Don’t judge a book by its zombies… or undead, really. These aren’t your typical zombies. Bone Houses, as they are, do wreak their havoc on humankind, but aren’t the slam them in the brains Walking Dead type norm. Instead, they are enchanted by the remains of magic and a curse.
Thank you to Little Brown Books and NetGalley for an Arc in exchange for an honest review.
And even if that doesn’t get you past the zombie idea. There is the dark forest so wickedly built up in Emily Lloyd-Jones’ lush world and the main character, Ryn.
Wonderfully strong in the midst of her grief. Fiercely loyal to her siblings, Ryn is the town’s gravedigger (a job less needed as time goes on), to keep the family afloat after the death of their mother and disappearance of their father.
Their deadbeat uncle and appointed caretaker has up, and runoff. Simultaneously scared and brave, a quote from Game of Thrones kept running through my mind that best describes her.
Lloyd-Jones writing truly shines in bringing to life a simple but vibrant forest that most of Bone House takes place in. However how the supporting cast comes to life around Ryn and the lost mapmaker, Ellis, is not to be overlooked.
Hapless Ellis. A boy who wants desperately to help and by all means, a mapmaker that should, by all rights, be able to help. Except. No.
Who is he? Can’t tell you.
Where is he from? Doesn’t know that either.
Can he help? He thinks he can. And with nothing else to go on, and the attacks of the Bone Houses growing by the day. Ryn has nothing left but her own fortitude, and a gamble to give it a shot.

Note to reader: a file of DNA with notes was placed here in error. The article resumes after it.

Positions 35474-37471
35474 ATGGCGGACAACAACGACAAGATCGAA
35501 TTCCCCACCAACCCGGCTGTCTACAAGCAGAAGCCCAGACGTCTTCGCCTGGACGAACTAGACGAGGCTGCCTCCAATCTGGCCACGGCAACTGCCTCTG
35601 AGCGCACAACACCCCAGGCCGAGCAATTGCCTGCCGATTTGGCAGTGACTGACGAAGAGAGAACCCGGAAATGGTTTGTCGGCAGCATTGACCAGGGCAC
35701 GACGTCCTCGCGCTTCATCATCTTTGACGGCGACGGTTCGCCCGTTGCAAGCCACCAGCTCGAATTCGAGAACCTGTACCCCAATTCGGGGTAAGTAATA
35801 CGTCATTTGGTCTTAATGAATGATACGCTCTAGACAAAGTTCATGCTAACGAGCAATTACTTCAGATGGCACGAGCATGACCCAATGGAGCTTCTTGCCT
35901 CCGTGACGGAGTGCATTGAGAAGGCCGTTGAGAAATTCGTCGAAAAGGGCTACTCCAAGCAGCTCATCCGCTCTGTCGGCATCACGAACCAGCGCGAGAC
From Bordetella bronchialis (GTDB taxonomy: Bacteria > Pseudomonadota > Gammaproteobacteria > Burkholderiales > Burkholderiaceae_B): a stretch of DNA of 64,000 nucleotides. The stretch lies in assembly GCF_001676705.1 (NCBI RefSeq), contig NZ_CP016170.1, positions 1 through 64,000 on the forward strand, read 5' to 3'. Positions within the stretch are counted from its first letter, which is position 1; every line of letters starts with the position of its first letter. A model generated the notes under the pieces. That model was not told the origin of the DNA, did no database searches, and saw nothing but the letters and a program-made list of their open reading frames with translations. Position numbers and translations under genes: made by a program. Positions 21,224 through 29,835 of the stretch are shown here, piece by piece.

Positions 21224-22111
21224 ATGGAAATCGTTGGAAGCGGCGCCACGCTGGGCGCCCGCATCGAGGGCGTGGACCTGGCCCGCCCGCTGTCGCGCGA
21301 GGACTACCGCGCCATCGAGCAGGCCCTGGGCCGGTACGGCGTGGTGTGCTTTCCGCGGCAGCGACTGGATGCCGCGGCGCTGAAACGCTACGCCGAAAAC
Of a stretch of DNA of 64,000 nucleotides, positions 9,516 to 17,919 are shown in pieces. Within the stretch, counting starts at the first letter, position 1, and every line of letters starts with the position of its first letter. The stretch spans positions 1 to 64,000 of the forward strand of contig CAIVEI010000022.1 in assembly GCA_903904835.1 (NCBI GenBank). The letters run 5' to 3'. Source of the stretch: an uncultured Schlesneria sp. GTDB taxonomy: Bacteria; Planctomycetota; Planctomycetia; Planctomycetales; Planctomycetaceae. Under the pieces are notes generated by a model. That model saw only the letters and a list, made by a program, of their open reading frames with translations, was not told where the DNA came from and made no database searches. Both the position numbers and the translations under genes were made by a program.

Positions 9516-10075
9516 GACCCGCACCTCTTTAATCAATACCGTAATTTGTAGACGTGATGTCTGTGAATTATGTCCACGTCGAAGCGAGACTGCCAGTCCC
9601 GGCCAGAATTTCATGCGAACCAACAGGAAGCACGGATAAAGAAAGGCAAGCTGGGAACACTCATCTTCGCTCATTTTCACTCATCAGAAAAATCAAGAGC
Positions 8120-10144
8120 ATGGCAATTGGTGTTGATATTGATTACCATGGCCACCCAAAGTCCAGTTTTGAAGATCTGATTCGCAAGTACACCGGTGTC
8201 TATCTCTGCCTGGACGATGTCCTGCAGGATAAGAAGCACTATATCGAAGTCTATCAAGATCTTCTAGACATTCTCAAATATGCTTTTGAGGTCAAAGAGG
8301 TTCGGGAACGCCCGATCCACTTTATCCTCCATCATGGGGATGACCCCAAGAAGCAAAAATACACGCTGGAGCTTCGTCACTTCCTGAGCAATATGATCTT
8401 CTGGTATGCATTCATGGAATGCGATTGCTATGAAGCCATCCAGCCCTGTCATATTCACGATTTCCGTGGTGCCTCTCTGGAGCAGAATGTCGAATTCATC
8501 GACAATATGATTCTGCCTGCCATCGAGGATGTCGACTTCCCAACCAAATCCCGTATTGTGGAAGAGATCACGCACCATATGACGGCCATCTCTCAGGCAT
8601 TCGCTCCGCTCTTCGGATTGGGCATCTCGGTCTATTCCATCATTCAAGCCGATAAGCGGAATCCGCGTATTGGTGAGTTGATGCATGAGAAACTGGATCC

The chemistry between Ryn and Ellis is undeniable with snappy, quick dialogue that brings a sense of humor to what could have easily been an overbearingly, dreary story.
Bring in a goat (yes goat) that pops in and out of the story, built-in a way that truly works, and there is a light heartedness that makes the it all work. It provides just the right amount of quirky banter, action and wit.
Without it, the heft of grief, search for answers to the Bone House plague, and perilous journeys faced might have become just too depressing.
But combine these elements and your heart remains hopeful, your emotions aren’t stagnant in the deluge of struggle, but find respite, while rooting for the characters. Engagement with the action-packed plot is heightened, gripping readers in suspense right through the end.
At just over 300 pages Bone Houses is an atmospheric, quick read that is perfect for fall and the upcoming Halloween season. Spooky and suspenseful, with underlying tones of grief, family dynamics and finding out who you are, Lloyd-Jones has crafted a wonderful book to curl up with this season.